The signs of exertional heatstroke have a wide range and mimic those of other conditions. Dr. Miller says, “Someone’s symptoms who is suffering from heatstroke may mimic a diabetic emergency or head injury. One individual may appear to be calm and mildly fatigued while others display erratic behaviors.” When an ambulance is called for a victim experiencing heatstroke, it is critical for the person to receive immediate medical attention prior to emergency medical services (EMS) arrival. A person suffering exertional heatstroke needs to be immersed in cold water to cool their core body temperature for before going to the hospital. Dr. Miller states, “The first instinct when someone collapses from heatstroke is to call an ambulance and rush the individual to a hospital for treatment. The average response time for an EMS is around 9-to-10 minutes with an additional 10-to-15-minute ambulance ride. The determining factor regarding whether someone with exertional heatstroke will live or die is how long their temperature is above 105 degrees Fahrenheit. Our mantra is to cool first and transport second.”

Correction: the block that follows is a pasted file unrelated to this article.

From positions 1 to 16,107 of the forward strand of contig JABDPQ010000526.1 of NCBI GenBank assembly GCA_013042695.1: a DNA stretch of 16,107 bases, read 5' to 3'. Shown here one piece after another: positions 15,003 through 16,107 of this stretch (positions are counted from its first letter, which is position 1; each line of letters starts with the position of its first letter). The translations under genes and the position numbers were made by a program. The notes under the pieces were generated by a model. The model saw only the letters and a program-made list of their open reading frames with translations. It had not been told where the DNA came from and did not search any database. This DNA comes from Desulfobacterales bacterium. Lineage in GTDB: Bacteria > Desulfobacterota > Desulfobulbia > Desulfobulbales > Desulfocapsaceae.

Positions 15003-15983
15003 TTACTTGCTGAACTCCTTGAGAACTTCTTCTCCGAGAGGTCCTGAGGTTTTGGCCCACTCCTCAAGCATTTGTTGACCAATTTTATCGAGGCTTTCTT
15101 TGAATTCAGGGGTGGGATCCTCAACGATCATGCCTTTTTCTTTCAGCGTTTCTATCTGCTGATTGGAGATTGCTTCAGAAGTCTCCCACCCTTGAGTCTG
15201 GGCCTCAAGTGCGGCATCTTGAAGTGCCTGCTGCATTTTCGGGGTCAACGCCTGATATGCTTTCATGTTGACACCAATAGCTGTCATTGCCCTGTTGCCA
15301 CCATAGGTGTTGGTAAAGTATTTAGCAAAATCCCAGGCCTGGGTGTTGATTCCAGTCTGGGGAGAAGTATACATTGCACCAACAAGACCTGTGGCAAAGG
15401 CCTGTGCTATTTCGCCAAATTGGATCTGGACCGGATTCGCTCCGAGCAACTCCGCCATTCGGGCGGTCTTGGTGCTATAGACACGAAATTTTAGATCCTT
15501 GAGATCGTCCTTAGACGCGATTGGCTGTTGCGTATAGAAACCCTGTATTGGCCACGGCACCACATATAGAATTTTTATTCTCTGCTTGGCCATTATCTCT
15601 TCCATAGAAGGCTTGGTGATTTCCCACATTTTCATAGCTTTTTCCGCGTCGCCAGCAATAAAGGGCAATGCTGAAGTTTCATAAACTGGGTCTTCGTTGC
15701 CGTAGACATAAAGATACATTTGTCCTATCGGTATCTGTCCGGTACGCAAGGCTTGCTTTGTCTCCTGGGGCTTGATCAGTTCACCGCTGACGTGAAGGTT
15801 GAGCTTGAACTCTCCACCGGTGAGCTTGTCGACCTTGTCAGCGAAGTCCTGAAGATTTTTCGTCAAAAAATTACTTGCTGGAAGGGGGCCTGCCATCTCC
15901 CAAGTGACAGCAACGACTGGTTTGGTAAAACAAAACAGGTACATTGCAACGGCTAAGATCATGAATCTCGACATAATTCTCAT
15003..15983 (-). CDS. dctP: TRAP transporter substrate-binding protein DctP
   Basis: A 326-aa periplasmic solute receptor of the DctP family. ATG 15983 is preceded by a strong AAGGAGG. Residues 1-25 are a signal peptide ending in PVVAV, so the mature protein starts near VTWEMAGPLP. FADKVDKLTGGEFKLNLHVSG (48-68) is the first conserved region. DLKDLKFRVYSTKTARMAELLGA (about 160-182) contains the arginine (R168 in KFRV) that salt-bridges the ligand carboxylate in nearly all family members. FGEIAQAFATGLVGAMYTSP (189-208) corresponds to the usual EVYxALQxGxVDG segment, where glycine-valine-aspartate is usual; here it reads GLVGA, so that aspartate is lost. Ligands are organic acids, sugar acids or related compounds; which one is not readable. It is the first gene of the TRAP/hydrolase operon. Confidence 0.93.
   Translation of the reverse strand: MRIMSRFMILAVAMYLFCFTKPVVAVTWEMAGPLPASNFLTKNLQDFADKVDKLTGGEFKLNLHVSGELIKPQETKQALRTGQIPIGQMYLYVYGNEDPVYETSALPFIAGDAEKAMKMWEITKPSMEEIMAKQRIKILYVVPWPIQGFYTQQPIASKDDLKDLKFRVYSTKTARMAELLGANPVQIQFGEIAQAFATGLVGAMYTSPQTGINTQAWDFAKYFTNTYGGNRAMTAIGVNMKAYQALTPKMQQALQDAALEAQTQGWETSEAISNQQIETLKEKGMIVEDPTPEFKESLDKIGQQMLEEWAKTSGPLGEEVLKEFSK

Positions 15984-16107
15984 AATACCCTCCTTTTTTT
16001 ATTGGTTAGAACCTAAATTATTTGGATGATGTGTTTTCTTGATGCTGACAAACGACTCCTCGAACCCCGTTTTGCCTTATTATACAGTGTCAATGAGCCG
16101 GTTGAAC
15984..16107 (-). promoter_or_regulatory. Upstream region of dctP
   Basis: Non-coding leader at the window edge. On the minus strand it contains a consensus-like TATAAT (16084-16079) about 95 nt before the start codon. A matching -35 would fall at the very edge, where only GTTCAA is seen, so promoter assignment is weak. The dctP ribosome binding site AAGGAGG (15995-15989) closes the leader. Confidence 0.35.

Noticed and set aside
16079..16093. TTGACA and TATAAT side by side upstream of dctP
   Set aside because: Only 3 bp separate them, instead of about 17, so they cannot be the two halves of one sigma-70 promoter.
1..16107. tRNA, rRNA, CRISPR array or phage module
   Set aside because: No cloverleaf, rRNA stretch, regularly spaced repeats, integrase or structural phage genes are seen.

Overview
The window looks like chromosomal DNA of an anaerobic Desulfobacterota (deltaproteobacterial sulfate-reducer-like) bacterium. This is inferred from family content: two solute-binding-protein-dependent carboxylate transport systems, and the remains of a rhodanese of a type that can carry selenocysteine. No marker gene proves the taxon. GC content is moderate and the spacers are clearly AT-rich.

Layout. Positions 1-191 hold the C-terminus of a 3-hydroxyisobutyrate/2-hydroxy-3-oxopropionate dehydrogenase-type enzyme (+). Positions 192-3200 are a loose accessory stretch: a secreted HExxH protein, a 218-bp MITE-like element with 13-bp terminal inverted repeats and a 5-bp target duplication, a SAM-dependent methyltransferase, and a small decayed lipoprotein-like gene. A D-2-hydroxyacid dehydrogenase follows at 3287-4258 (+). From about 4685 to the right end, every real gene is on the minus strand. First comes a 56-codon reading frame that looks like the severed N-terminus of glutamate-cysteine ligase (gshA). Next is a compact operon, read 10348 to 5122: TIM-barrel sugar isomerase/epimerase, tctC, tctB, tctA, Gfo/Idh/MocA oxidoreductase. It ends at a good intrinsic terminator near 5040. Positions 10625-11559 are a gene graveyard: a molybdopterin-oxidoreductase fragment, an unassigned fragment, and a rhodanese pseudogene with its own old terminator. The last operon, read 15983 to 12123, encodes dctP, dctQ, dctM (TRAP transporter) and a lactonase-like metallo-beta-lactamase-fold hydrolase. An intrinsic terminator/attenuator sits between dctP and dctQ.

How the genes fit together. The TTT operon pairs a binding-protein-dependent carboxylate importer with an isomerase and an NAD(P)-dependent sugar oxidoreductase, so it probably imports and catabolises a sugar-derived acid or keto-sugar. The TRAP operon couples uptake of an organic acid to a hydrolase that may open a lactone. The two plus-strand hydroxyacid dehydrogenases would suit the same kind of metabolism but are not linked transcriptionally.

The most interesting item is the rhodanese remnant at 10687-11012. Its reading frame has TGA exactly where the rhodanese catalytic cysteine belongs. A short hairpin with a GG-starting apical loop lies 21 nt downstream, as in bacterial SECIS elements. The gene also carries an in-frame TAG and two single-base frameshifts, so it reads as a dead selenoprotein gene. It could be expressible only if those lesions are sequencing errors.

Dr. Miller and his colleagues who volunteered at Falmouth Road Race will gather data by analyzing the responses of individuals that were treated for exertional heatstroke. Dr. Miller says, “The data we are collecting will inform clinicians about what people think about exertional heatstroke so that we can better educate the general populous and athletes. We are aware of what students, coaches, and athletic trainers think about exertional heatstroke, but we have little data on what actual heatstroke patients think and know about heatstroke.” The data should answer common questions to help clinicians inform the public about the importance of understanding exertional heatstroke. Dr. Miller believes the combination of education regarding exertional heatstroke and athletic trainer supervision at athletic events can save lives and prevent heat-related illnesses and fatalities. Dr. Miller says, “We need to put the right tools and resources in place for athletic trainers to provide aid and save lives. Every athletic event should have an athletic trainer present.”